Seven years of tweets #Twitter7

As the Twittersphere celebrates the social media platform's seventh birthday, we share a few fascinating Twitter facts and stats

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Today is Twitter’s seventh birthday.

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The blue bird is still three years off double figures but, oh, how it’s grown. When Twitter first spread its wings in 2007 its proud creators could never have guessed that the platform, which makes us share in a short and sweet 140 characters, would have become the global, news dominating phenomenon that it is today.

In 2013 Twitter is an up to the minute source, allowing its millions of users to share anything from celeb scandal and football scores to serious breaking news. Celebrities, politicians (George Osbourne included) and even the Pope has twitter, as well as us ordinary folk too.

We head to Twitter to post pictures of what we had for lunch, tell the world our opinions on current affairs and chat with friends, as well as strangers, about last night’s telly. As Radio Times columnist Sarah Millican wisely says: “It’s always there. A link to the world. To tell me which celebs have died or show me a video of a monkey on a pig.”

So to celebrate seven years of our favourite social media platform, here a few fascinating Twitter facts:

The first ever tweet was sent into the Twittersphere by co-founder Jack Dorsey on 21 March 2007. This is what he said:

And, no, Jack didn’t forget to spell check. When our beloved Twitter first burst onto the scene, it was actually known as twttr. Mainly because the social media’s founders couldn’t afford to buy Twitter.com from a bird lover who was using it…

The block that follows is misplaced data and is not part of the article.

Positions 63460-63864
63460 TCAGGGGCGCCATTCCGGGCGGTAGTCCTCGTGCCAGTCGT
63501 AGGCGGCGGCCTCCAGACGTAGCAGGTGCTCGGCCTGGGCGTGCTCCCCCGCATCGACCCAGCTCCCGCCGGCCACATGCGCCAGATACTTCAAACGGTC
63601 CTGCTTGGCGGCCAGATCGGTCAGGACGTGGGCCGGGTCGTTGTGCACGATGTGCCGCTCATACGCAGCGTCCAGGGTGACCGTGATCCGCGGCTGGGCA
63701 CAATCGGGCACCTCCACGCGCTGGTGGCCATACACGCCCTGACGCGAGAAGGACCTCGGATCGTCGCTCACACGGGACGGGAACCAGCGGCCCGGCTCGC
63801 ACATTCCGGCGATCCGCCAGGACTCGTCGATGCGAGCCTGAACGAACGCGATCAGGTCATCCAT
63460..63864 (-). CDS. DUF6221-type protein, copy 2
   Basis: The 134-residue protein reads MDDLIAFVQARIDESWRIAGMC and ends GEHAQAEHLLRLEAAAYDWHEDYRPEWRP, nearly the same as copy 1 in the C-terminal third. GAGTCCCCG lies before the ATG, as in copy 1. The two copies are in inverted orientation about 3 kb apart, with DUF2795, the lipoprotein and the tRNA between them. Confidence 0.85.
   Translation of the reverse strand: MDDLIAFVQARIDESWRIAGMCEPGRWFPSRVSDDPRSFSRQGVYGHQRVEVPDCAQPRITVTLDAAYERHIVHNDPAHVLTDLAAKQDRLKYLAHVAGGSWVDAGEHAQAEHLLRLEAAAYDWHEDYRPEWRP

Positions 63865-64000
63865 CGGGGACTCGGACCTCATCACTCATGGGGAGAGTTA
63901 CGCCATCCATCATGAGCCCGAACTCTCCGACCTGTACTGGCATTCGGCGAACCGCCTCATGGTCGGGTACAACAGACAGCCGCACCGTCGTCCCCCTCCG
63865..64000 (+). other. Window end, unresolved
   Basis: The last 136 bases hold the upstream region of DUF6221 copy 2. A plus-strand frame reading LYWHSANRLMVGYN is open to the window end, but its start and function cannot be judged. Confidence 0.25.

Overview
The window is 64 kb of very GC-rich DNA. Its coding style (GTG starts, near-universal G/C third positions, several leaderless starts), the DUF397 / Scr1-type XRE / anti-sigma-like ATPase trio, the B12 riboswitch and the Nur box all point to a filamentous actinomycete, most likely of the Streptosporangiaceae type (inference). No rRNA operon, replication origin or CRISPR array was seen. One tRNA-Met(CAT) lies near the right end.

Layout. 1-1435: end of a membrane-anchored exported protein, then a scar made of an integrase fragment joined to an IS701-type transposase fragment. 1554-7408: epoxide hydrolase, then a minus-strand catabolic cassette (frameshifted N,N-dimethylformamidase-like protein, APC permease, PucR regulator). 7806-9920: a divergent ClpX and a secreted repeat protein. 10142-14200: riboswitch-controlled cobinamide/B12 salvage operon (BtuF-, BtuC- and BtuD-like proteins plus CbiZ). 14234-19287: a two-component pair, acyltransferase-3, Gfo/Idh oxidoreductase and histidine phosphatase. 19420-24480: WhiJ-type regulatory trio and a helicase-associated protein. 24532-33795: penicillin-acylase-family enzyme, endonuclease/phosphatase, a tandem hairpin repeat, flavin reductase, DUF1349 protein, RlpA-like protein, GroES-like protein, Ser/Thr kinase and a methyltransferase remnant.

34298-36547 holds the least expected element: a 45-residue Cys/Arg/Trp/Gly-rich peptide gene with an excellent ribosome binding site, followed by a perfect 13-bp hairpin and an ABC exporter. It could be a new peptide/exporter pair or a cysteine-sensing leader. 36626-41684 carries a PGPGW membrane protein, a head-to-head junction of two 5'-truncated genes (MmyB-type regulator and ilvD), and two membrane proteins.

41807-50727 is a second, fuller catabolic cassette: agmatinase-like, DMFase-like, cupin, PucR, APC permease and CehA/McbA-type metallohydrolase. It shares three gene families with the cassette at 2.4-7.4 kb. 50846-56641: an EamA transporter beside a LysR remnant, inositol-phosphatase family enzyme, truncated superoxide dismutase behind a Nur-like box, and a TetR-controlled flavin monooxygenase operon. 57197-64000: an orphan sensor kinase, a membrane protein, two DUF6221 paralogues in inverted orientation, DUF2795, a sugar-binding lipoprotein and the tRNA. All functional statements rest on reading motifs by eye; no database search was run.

From humble beginnings, eh? In the last seven years Twitter has gone from having one lonely user to over 200 million active users. And between us we now send over 400 million tweets each day. (That’s a LOT of procrastination…)

10 million of those active users hail from the UK and around half of Twitter users are from America.

While a lot of us are contributing to the 400 million tweets sent out each day, 40% of Twitter users don’t actually tweet. Either they are just watching the rest of us jabber on, or they are still trying to come up with the perfect 140 character entrance…

The first #hashtag was used in August 2007. Its first foray was fairly boring, but the concept has gone on to dominate the world of Twitter, and other social media platforms too. Some annoying people also now use the word hashtag in conversation.

Twitter’s Trending Topics feature was introduced in September 2008. This useful feature quickly highlights important news and also less important news like the recent demise of Justin Bieber’s hamster

The Collins Oxford Dictionary first included the word Twitter as a verb and a noun in its 2009 30th anniversary edition. They also included the word Twitterati to describe those constant tweeters amongst us.

Forget going global, in January 2012 Twitter went where no tweet had gone before: space. The first ever tweet from outside the Earth’s atmosphere said…

The 1 billionth tweet was sent in May 2009, 3 years, 2 months and 1 day after Twitter launched. We now rack up an impressive 1 billion tweets every two and a half days.

According to a study carried out by Beevolve, women make up 53% of users. And apparently these women’s profiles are most likely to have purple backgrounds. Interesting stuff.

Most Twitter users have less than 50 followers. But some tweeters out there are blessed with many, many more…

Justin Beiber is the most followed person on Twitter with 36,258,685 followers. Lady Gaga is a close second with 35,158,014 while Katy Perry, Rihanna and Barack Obama make up the rest of the top five.

Unfortunately Radio Times trails a little way behind with just over 28,000. (But if you like, you can click here and make that number go up!)

Twitter’s most popular tweet to date was retweeted over 811,000 times. That tweet belongs to Barack Obama who tweeted this picture to celebrate winning another term as US president.

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Watch Twitter’s birthday video, charting important moments in the social media platform’s seven year history: